|Photos by Ulysses and Honda Press (Jam Ramos)|
Honda has always prided itself with producing environmentally-friendly cars. From creating CVCC in the 1970s to bringing VTEC in the 1980s to developing gasoline-electric hybrids in the 1990s, Honda has successfully broken the barrier between what’s possible and impossible. The Japanese company’s relentless pursuit of engineering excellence as well as its unconventional approach has put them in high regard when it comes to drivetrain design. Locally, their approach is no different. Apart from introducing variable valve timing to its products, Honda is the first car company in the country to be Euro-4 compliant across its entire line, a feat it has done as early as 2004.
Today though, it’s all about the Honda City. Launched some 6 months ago, it’s been very well-received by both critics and the public for its cutting-edge technology (Touch Panel audio and Smart Key push-button start/stop among a long list of features) and its practical interior space. However, the uptrend in gas prices coupled with increased environmental awareness have also pushed one major factor in car purchasing to the forefront—fuel efficiency. With a combination of i-VTEC technology and its new Earth Dreams CVT, Honda is touting that the City also excels in that very aspect. And now, this fuel economy run will put that very selling point to the practical test.
Having more than 15 years of experience in the motoring scene, I can personally attest that the City is no stranger when it comes to sipping fuel. Ever since I’ve taken test drive notes, it has always been top-of-mind when it comes to fuel efficiency. For instance, the second-generation 2004 1.5 VTEC (CVT) does 9.46 km/L in the city and 14.68 km/L on the highway while the third-generation 2009 1.5 i-VTEC (5AT) does 9.79 km/L in the city and 12.32 km/L on the highway. Driving the 2014 model in a non-fuel economy run setting, I did 10.82 km/L in the city and 19.58 km/L on the highway. For those keeping score, that’s an improvement of up to 10 percent in the city and a whopping 25 percent on the highway.
Even without doing a fuel economy run, those are very impressive numbers. The highway figures, for example, can almost put a gasoline-electric hybrid or a diesel to shame. The question is: how high can it go? How much more mileage can the City extract from a liter of unleaded?
Setting off from the newest financial district in the Metro, Bonifacio Global City, a fleet of 5 Honda Citys braved the mid-morning rush hour to EDSA, Congressional Avenue, Mindanao Avenue, and finally the North Luzon Expressway while having to keep an eye on fuel consumption. The rules of this fuel economy run were relaxed by motoring media standards, meaning we could opt to have the air conditioning on or off and set it at whatever temperature we found comfortable. Having exactly zero hours of sleep the night before (I blame the dog), my carmate, Martin Aguilar (a newbie in fuel economy runs from AutoIndustriya), did all the driving. Aiming to get realistic fuel economy figures, we decided to keep the climate control in Full Auto mode with the temperature at 24 degrees Celsius. After our 30.4-kilometer stint in heavy traffic, we managed to eke out 14.5 km/L, a marked 26-percent improvement from my personal figure. Opting not to switch drivers for the highway leg (hey, I needed by beauty sleep, ‘k?), Martin continued on for the 48.7 kilometer highway leg. Having to carefully dodge trucks and the occasional left lane hogs, we ended up with 21.7 km/L, a 9.76 percent increase over my non-fuel economy run figure.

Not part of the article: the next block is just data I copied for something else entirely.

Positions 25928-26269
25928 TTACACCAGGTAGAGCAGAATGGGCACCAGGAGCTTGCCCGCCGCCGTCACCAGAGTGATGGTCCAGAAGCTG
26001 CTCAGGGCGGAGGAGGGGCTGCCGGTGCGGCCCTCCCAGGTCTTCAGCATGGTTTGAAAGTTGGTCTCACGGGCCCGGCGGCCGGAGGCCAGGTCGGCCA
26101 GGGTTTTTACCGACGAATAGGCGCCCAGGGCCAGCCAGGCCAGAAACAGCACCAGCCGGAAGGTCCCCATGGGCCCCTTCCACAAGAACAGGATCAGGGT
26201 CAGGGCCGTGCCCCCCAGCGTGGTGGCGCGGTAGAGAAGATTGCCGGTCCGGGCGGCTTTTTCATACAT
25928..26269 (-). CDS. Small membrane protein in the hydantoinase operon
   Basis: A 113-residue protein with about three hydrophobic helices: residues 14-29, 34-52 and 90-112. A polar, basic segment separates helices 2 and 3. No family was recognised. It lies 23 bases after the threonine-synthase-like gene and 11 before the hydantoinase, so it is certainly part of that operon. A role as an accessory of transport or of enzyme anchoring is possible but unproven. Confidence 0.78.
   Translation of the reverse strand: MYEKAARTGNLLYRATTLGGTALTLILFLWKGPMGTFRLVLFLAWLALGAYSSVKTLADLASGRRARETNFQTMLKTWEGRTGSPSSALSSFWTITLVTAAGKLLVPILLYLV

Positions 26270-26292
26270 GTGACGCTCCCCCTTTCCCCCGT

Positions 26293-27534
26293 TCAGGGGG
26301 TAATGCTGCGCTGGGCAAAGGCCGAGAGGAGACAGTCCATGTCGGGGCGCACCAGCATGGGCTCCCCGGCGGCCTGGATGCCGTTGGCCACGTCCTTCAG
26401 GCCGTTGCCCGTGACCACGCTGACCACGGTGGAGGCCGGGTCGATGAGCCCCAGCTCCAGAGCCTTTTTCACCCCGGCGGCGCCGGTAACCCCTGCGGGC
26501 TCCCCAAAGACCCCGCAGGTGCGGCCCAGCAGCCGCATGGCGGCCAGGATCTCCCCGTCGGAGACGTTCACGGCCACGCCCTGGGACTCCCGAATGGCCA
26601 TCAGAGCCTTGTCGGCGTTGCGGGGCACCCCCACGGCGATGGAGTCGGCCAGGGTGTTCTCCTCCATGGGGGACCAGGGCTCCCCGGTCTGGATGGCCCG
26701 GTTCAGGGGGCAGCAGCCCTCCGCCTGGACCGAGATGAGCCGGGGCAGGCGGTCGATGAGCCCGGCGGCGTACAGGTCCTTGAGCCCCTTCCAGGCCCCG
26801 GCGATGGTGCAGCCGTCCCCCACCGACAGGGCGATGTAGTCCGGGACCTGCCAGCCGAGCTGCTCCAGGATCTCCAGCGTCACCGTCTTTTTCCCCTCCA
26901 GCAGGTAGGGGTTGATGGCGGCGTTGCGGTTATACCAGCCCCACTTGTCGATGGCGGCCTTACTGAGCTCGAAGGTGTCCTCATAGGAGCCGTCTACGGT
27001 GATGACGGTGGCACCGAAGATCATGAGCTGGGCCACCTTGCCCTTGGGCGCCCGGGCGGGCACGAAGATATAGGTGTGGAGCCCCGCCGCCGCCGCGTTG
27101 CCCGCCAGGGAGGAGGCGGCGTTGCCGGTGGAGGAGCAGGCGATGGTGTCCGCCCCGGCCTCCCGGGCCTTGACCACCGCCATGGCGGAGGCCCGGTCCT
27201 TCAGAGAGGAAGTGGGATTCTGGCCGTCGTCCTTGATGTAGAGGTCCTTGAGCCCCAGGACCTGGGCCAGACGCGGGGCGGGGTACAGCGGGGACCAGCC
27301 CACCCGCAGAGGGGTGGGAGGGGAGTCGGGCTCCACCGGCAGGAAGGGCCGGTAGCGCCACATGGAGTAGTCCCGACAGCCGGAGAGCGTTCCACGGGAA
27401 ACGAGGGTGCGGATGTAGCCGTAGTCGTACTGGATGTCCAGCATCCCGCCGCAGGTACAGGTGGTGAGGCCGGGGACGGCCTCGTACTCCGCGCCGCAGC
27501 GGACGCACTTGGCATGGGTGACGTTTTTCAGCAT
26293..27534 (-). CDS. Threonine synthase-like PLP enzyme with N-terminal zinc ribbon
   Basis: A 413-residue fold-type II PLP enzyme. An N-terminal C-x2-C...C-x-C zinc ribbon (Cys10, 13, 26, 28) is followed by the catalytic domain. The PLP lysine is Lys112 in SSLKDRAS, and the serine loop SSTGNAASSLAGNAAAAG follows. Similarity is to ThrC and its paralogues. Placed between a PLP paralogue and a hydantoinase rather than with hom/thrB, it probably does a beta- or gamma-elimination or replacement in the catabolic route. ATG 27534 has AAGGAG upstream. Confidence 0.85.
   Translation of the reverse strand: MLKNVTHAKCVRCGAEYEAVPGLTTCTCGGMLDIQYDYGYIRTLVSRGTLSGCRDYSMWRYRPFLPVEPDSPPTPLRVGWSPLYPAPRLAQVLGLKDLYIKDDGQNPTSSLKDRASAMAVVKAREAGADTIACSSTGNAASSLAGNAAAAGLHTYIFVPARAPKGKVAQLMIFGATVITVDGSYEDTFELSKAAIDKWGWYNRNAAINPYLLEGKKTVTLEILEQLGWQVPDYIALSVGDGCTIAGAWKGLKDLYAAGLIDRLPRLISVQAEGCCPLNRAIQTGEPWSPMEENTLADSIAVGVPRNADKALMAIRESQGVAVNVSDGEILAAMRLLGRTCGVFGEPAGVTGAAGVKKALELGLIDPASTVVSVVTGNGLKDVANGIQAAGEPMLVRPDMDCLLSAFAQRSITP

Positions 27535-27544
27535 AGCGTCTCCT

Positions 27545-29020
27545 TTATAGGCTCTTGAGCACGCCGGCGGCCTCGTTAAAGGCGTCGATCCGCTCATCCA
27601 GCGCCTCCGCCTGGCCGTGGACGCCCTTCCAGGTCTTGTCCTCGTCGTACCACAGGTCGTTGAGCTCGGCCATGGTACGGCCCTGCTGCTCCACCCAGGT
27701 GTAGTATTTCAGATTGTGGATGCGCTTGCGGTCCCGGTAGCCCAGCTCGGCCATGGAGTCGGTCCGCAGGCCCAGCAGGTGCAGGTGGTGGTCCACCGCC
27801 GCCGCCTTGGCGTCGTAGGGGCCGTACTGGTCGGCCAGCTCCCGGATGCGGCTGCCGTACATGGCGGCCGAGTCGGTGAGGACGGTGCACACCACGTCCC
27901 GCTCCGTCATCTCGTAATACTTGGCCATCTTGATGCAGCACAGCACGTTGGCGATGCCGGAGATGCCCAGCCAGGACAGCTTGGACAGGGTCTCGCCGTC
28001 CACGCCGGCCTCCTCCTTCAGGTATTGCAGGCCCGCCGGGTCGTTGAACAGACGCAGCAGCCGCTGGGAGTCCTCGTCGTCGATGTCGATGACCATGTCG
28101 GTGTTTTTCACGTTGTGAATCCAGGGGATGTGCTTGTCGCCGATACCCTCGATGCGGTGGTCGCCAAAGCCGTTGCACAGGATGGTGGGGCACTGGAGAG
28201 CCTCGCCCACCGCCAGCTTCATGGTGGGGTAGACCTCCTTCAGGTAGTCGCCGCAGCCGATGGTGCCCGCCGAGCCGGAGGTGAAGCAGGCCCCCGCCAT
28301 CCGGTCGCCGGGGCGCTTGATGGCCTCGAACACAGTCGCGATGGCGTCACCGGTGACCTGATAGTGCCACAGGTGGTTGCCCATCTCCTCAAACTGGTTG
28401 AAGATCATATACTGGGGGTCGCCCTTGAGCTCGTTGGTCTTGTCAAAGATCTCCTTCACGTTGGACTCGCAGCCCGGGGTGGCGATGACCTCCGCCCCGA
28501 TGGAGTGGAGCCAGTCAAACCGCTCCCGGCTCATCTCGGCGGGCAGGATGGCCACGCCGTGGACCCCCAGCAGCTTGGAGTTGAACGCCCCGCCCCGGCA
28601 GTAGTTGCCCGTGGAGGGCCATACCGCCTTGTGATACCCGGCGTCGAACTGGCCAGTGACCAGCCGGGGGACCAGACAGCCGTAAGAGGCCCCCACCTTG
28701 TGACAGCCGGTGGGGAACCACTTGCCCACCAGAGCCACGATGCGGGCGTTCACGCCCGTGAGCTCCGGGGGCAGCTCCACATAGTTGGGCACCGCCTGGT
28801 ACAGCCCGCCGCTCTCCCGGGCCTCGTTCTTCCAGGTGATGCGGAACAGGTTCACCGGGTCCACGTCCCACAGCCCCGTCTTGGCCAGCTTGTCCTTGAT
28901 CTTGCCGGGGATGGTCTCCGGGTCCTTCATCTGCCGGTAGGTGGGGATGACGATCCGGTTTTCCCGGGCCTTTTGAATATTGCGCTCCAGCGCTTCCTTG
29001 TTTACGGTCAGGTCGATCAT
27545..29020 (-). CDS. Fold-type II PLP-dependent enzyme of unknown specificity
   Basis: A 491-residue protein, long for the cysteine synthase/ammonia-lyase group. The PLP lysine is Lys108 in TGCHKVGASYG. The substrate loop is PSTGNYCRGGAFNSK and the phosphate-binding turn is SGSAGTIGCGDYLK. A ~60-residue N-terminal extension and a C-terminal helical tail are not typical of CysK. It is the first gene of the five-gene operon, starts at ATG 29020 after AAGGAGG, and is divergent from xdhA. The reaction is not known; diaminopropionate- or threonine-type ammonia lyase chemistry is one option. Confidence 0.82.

With a combined fuel economy figure of 18.10 km/L, we honestly thought we had at least a shot in getting a podium place in this challenge. Alas, we were handily beat. Even compared to Honda’s internal tests, the City manages 17.8 km/L in the city and 22.7 km/L on the highway, enough for combined figure of 20.25 km/L. In this particular set of competitive folk, the best city figure was 17.1 km/L while 25.3 km/L for the highway set by two different teams. The eventual winner did 20.75 km/L combined, though the theoretical best would have been 21.2 km/L if the best figure of the two teams were combined.
While these fuel economy figures must be taken with a grain of salt (it’s hard to keep on staring at that fuel economy gauge all the time), the important takeaway in this exercise is this: through advanced technology, the Honda City is showing itself to be one remarkably fuel-efficient car. Even with its carryover 1.5-liter i-VTEC engine, it has proven itself to be much more fuel efficient than its predecessor. The secret is the new Earth Dreams CVT. With a new torque converter design, the transmission actually improves the engine’s response while eliminating excessing engine revving, a common problem with conventional CVTs. It’s also lighter in weight, down 16 percent from the previous 5-speed automatic.
Honda has long been a pioneer in the development and application of technologies that improve fuel efficiency and reduce vehicle emissions while delivering the performance and reliability that customers expect. Being a leader in internal combustion technology, Honda has always pursued the willingness to pursue new dreams. The company clearly expresses this as “The Power of Dreams”. The key is that “power” comes not only from new ideas, but the determination to make these ideas come true for the customer. The Honda City is certainly one such realization of that dream.